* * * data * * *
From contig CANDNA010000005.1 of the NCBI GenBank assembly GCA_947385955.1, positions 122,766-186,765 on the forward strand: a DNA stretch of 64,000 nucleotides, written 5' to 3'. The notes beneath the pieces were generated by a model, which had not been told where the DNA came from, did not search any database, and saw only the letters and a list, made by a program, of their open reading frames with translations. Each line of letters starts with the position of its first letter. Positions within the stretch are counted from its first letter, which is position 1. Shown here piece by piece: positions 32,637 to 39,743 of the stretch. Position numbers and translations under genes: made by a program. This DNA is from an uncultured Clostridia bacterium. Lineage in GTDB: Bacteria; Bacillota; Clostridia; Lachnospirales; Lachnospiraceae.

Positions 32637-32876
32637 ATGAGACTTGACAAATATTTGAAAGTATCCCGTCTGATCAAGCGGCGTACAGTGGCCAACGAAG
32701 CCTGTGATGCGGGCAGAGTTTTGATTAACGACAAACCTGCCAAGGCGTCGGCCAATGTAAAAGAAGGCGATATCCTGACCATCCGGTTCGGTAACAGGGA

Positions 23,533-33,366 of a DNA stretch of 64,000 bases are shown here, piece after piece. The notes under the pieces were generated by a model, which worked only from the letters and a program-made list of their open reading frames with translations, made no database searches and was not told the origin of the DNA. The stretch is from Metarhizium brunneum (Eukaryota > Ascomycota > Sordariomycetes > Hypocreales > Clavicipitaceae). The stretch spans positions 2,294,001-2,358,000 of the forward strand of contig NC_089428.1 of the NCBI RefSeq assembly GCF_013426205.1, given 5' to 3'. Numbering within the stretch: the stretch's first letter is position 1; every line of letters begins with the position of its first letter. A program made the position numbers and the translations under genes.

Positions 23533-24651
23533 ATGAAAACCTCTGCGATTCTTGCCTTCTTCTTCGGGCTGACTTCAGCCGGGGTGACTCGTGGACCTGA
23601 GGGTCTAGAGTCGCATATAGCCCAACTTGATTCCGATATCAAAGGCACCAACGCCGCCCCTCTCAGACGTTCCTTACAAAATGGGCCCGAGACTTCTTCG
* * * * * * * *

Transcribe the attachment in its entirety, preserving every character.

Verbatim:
From contig CANDNA010000005.1 of the NCBI GenBank assembly GCA_947385955.1, positions 122,766-186,765 on the forward strand: a DNA stretch of 64,000 nucleotides, written 5' to 3'. The notes beneath the pieces were generated by a model, which had not been told where the DNA came from, did not search any database, and saw only the letters and a list, made by a program, of their open reading frames with translations. Each line of letters starts with the position of its first letter. Positions within the stretch are counted from its first letter, which is position 1. Shown here piece by piece: positions 32,637 to 39,743 of the stretch. Position numbers and translations under genes: made by a program. This DNA is from an uncultured Clostridia bacterium. Lineage in GTDB: Bacteria; Bacillota; Clostridia; Lachnospirales; Lachnospiraceae.

Positions 32637-32876
32637 ATGAGACTTGACAAATATTTGAAAGTATCCCGTCTGATCAAGCGGCGTACAGTGGCCAACGAAG
32701 CCTGTGATGCGGGCAGAGTTTTGATTAACGACAAACCTGCCAAGGCGTCGGCCAATGTAAAAGAAGGCGATATCCTGACCATCCGGTTCGGTAACAGGGA

Positions 23,533-33,366 of a DNA stretch of 64,000 bases are shown here, piece after piece. The notes under the pieces were generated by a model, which worked only from the letters and a program-made list of their open reading frames with translations, made no database searches and was not told the origin of the DNA. The stretch is from Metarhizium brunneum (Eukaryota > Ascomycota > Sordariomycetes > Hypocreales > Clavicipitaceae). The stretch spans positions 2,294,001-2,358,000 of the forward strand of contig NC_089428.1 of the NCBI RefSeq assembly GCF_013426205.1, given 5' to 3'. Numbering within the stretch: the stretch's first letter is position 1; every line of letters begins with the position of its first letter. A program made the position numbers and the translations under genes.

Positions 23533-24651
23533 ATGAAAACCTCTGCGATTCTTGCCTTCTTCTTCGGGCTGACTTCAGCCGGGGTGACTCGTGGACCTGA
23601 GGGTCTAGAGTCGCATATAGCCCAACTTGATTCCGATATCAAAGGCACCAACGCCGCCCCTCTCAGACGTTCCTTACAAAATGGGCCCGAGACTTCTTCG